Date of Award


Publication Type

Doctoral Thesis

Degree Name





Psychology, Clinical.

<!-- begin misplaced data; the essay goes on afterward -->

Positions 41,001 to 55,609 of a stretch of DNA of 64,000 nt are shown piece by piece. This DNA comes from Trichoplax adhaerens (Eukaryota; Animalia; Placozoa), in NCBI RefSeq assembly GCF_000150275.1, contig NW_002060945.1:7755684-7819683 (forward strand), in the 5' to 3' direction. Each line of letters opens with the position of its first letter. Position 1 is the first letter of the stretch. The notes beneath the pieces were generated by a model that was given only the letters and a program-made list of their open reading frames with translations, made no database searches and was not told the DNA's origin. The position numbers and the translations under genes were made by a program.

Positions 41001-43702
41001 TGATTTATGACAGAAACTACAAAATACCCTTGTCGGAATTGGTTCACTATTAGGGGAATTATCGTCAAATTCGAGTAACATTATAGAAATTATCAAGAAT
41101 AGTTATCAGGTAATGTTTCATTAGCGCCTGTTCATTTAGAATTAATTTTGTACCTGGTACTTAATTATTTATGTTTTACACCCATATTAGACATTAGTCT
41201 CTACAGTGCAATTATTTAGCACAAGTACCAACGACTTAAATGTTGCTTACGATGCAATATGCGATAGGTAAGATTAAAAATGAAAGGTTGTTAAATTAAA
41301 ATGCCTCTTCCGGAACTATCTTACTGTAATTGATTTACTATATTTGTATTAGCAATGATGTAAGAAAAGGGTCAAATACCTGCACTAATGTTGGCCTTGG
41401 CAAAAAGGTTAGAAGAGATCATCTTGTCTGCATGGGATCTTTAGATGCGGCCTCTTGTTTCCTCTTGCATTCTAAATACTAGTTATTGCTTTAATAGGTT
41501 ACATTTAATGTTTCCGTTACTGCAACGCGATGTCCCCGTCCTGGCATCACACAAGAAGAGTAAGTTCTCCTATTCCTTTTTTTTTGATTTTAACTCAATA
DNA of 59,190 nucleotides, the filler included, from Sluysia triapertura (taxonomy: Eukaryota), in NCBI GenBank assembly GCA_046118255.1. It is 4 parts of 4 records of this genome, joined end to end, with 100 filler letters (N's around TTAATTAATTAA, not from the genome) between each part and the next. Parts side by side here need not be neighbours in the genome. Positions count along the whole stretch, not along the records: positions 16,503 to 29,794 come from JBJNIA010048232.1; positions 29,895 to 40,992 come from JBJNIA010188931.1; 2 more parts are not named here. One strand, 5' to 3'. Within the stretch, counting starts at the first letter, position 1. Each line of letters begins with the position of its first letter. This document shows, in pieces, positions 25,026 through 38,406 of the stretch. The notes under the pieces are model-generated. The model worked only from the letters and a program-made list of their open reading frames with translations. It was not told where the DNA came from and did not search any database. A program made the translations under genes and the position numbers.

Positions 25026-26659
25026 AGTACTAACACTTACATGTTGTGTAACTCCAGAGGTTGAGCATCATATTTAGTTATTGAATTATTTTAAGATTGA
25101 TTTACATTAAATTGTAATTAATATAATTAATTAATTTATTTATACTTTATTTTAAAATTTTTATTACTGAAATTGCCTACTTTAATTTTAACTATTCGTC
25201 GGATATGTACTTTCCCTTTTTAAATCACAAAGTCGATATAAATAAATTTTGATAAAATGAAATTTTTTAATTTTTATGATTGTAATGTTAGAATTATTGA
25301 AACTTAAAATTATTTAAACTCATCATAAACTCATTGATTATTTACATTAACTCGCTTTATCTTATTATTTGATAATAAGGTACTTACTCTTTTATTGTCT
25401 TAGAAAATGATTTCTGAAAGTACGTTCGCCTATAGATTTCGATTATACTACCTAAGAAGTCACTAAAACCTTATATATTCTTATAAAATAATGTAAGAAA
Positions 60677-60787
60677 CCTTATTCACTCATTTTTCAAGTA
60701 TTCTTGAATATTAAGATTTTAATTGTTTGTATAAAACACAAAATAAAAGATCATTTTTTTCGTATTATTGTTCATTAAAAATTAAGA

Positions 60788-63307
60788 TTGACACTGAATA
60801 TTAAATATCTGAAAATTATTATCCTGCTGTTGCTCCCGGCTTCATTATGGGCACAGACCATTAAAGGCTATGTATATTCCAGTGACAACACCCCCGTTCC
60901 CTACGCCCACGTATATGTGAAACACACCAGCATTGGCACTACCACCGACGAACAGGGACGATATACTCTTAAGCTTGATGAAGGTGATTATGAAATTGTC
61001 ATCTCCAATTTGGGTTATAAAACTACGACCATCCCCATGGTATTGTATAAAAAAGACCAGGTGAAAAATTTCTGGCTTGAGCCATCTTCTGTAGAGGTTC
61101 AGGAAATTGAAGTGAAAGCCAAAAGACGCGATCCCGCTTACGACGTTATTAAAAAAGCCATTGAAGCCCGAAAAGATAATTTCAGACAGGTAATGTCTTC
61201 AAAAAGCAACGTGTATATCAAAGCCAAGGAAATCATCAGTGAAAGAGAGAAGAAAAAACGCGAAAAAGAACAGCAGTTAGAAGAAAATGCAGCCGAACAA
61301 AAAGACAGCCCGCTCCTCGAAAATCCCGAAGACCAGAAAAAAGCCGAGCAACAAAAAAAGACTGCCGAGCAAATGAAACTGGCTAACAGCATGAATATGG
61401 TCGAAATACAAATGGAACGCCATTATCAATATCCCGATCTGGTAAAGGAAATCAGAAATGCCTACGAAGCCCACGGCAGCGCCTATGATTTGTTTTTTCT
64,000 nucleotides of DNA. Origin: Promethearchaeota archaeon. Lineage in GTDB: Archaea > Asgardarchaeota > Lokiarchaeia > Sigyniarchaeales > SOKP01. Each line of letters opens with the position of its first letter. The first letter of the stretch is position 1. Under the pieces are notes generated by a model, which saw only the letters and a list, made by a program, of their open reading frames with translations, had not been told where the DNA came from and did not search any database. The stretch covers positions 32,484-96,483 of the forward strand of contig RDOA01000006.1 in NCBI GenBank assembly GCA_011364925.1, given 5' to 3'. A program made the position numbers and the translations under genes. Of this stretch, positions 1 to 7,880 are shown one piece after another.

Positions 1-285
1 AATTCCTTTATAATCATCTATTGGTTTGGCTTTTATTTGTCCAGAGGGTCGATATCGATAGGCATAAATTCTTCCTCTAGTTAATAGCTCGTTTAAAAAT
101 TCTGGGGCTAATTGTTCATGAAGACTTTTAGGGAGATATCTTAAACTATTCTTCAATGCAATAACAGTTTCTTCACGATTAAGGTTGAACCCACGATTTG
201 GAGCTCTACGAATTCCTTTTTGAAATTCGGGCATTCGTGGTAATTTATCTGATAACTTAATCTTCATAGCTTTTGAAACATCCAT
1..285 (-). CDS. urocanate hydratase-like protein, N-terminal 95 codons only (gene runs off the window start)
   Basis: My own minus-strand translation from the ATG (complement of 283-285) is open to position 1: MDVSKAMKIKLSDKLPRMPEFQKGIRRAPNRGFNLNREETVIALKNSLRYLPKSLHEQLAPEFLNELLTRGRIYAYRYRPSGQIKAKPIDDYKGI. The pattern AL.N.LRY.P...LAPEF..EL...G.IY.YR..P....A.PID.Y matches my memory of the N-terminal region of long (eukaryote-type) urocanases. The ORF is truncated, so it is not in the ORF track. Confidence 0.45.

The purpose of the present study was to examine the effects of personality, marital, and familial variables upon satisfaction with and adjustment to dialysis treatment in either the home or in-center setting. Subjects were 42 End Stage Renal Disease (ESRD) patients who underwent dialysis treatment and 37 of their partners (this group was divided into approximately equal proportions of home dialysis and in-center dialysis couples). All patients completed a personality inventory designed for medical patients, and all participants completed questionnaires pertaining to locus of control and indicies of marital and family functioning, as well as satisfaction with treatment, sex role adjustment, and sickness behavior of the patient. The results of the present study suggeset that home dialysis patients and partners were more satisfied with their treatment than were their in-center counterparts. They exhibited a lower degree of psychological disturbance premorbidly, adjusted better to the dialysis regimen and were more satisfied with the relationship with their partner, as compared to the in-center sample. Home dialysis families were characterized by generally open expression of conflict and other affect, and by an interest in intellectual-cultural activities, whereas in-center dialysis families were characterized by more emotional restrictiveness, strict rules for control of appropriate behavior, and limited flexibility. In-center patients were significantly more likely than home patients to experience chronic tension, depression and hopelessness, and hypochrondriacal concerns. Among specific dialysis settings, home hemodialysis patients and partners appeared to adjust best on most measures, while in-center peritoneal dialysis patients generally exhibited the lowest satisfaction with treatment and worst psychological adjustment. The implications of these findings for selection and treatment of in-center and home dialysis patients, the role of the psychologist in a dialysis center, research, and economic trends were discussed.Dept. of Psychology. Paper copy at Leddy Library: Theses & Major Papers - Basement, West Bldg. / Call Number: Thesis1984 .W457. Source: Dissertation Abstracts International, Volume: 45-04, Section: B, page: 1299. Thesis (Ph.D.)--University of Windsor (Canada), 1984.